Those who grew up with the Nintendo 64 may recall the system’s shockingly expensive games. A new N64 cartridge ran anywhere from fifty to eighty dollar, with most games falling somewhere in between. In 2019 that equates to nearly $100 a game. My brothers and I owned our fair share of must-play hits like Super Mario 64, The Legend of Zelda: Ocarina of Time, and Star Fox 64, but more often than not our parents would suggest we simply rent a game for a little while, instead of exhausting our meager savings.
Old Towne Video was our video and game rental spot of choice in my hometown. Though it had a smaller selection than the local Blockbuster, Old Towne Video always had more obscure and interesting offerings. It was the shop where I discovered cartoon classics like My Neighbor Totoro and Rikki-Tikki-Tavi, two of my animated favorites to this day. Old Towne Video’s gaming section was also full of titles that my brothers and I hadn’t seen for rental anywhere else. Our go-to was a snowboard racing game by the name of Snowboard Kids 2.
When Old Town Video closed its doors in late 1999, my parents were smart enough (and kind enough) to swing in and pick up a few Nintendo 64 games on the cheap, including Snowboard Kids 2.
The game soon became one of our most-played N64 titles, accompanying us to various sleepovers and hang outs around the neighborhood. Snowboard Kids 2 was a hit among our friends and family members, but we never met another Nintendo 64 owner, young or old, who could count the game as part of their collection. It always seemed odd to me, even as a child, that such a beloved multiplayer title could be so overlooked.
The original Snowboard Kids, released in early 1998, was declared by many magazines and budding gaming sites to be, “Mario Kart on ice.” Of course, this comparison was a bit of an oversimplification.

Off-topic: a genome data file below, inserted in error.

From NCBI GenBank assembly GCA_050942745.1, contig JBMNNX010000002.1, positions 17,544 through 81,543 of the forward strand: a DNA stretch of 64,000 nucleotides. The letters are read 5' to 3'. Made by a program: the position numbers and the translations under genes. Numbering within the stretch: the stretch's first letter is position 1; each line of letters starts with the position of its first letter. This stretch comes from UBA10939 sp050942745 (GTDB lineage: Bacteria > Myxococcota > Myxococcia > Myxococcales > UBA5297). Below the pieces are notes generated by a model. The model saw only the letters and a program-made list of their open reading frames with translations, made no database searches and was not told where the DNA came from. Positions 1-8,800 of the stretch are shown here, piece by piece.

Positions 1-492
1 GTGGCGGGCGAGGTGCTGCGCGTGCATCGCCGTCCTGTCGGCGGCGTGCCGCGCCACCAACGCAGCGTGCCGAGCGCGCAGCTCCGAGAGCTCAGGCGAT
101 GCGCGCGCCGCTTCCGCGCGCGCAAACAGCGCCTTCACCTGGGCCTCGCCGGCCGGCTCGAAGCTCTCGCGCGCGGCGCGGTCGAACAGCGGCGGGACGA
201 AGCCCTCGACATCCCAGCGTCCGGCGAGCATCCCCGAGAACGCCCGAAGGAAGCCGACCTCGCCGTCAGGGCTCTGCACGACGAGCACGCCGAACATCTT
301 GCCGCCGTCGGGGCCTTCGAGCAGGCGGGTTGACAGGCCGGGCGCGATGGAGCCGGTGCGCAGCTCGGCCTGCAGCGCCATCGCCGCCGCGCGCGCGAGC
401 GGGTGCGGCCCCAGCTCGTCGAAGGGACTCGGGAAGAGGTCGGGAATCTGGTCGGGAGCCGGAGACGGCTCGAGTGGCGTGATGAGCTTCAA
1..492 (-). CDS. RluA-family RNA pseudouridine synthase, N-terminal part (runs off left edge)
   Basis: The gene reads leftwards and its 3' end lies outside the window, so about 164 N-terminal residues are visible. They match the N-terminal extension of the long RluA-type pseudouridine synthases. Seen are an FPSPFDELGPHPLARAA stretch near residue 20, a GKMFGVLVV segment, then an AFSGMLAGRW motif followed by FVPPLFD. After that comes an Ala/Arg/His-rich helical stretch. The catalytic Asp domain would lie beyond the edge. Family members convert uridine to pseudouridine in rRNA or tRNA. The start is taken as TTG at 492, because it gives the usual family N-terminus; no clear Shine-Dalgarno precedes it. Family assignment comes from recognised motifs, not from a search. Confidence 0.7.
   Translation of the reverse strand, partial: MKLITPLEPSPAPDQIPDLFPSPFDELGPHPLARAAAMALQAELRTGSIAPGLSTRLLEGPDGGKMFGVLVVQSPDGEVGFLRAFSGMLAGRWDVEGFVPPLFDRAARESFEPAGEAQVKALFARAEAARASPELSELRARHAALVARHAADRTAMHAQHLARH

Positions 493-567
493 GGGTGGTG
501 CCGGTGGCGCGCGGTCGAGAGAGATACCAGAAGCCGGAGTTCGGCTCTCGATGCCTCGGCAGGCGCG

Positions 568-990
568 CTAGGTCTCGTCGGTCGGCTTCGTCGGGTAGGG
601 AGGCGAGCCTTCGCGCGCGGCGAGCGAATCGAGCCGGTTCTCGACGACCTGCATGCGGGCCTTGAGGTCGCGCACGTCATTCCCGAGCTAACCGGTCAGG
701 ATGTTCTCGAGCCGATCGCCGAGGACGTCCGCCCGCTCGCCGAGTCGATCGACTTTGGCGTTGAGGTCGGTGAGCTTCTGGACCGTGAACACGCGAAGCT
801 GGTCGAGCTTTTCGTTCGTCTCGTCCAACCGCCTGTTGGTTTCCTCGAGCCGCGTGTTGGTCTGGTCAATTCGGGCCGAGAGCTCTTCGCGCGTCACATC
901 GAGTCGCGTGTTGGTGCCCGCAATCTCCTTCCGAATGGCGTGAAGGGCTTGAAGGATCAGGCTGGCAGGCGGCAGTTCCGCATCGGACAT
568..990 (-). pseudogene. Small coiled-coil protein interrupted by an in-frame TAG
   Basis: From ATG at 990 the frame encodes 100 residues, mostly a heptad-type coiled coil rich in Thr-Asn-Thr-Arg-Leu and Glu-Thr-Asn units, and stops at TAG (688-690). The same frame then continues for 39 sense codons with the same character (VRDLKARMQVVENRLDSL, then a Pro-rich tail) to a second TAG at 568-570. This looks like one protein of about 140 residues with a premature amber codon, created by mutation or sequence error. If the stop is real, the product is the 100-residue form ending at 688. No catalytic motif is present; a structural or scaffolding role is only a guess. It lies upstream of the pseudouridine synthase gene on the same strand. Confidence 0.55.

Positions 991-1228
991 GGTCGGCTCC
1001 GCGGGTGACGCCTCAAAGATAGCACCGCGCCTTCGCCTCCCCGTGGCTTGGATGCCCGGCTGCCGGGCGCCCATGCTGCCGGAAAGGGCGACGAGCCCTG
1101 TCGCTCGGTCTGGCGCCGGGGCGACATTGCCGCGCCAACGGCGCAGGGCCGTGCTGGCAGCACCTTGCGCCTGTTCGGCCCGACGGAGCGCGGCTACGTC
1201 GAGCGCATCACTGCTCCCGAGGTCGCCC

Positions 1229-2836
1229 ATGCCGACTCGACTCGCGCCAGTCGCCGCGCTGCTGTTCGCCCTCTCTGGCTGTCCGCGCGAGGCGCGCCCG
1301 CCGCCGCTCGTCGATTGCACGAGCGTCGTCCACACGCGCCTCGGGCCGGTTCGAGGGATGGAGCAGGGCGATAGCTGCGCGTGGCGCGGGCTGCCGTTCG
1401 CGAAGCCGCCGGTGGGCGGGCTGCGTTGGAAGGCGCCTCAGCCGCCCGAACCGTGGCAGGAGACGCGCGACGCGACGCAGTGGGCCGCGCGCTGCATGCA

Much like Mario Kart, players raced opponents through tricky courses as they attempted to gain the upper hand with shortcuts and power-ups, but Snowboard Kids added an extra layer of strategy to the average downhill competition. Racers had to pull off basic flips and spins or collect shiny currency as they shredded the slopes to increase their coin count. It was only with coins that players could grab the sparsely-spaced power-ups. Players could also hold both a “shot” and “item” power-up at the same time, a double power-up feature Mario Kart wouldn’t attempt until Double Dash!! for the GameCube.
Snowboard Kids was a solid game, and it apparently sold well enough that developer Racdym (now known as Racjin) and publisher Atlus decided to pump out another entry in the series. Snowboard Kids 2 launched in Japan in February of 1999, with North American and Australian versions dropping in March and April respectively. It was a sequel that played it safe, but one that still managed to tweak the original game’s main snowboarding mechanic, as well as introduce interesting new courses and modes.